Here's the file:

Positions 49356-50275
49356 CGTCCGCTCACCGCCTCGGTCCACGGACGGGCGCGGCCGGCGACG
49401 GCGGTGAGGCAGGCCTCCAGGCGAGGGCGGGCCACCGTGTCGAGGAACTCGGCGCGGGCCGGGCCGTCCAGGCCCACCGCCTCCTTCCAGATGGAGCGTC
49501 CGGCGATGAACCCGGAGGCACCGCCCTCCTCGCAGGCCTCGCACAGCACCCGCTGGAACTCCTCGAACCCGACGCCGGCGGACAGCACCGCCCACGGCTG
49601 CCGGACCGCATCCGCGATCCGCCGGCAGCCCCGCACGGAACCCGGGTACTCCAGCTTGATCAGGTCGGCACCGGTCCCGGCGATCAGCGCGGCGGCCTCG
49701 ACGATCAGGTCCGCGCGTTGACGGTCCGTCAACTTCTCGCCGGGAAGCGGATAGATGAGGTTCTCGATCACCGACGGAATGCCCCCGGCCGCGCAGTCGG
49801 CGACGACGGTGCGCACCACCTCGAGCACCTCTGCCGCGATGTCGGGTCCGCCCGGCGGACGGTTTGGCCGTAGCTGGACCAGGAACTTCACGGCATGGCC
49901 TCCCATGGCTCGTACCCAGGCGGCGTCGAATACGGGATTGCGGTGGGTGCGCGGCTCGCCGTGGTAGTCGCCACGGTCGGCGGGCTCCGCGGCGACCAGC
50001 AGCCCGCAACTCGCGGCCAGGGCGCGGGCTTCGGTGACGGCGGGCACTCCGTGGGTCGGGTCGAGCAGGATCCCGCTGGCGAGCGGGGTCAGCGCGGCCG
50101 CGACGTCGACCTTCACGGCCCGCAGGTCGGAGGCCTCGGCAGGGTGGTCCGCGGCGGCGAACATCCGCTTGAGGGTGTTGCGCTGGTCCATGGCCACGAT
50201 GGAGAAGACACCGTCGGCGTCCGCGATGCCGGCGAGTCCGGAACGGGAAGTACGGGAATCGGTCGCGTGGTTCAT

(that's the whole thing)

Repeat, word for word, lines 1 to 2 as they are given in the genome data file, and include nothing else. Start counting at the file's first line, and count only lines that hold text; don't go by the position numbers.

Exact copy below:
Positions 49356-50275
49356 CGTCCGCTCACCGCCTCGGTCCACGGACGGGCGCGGCCGGCGACG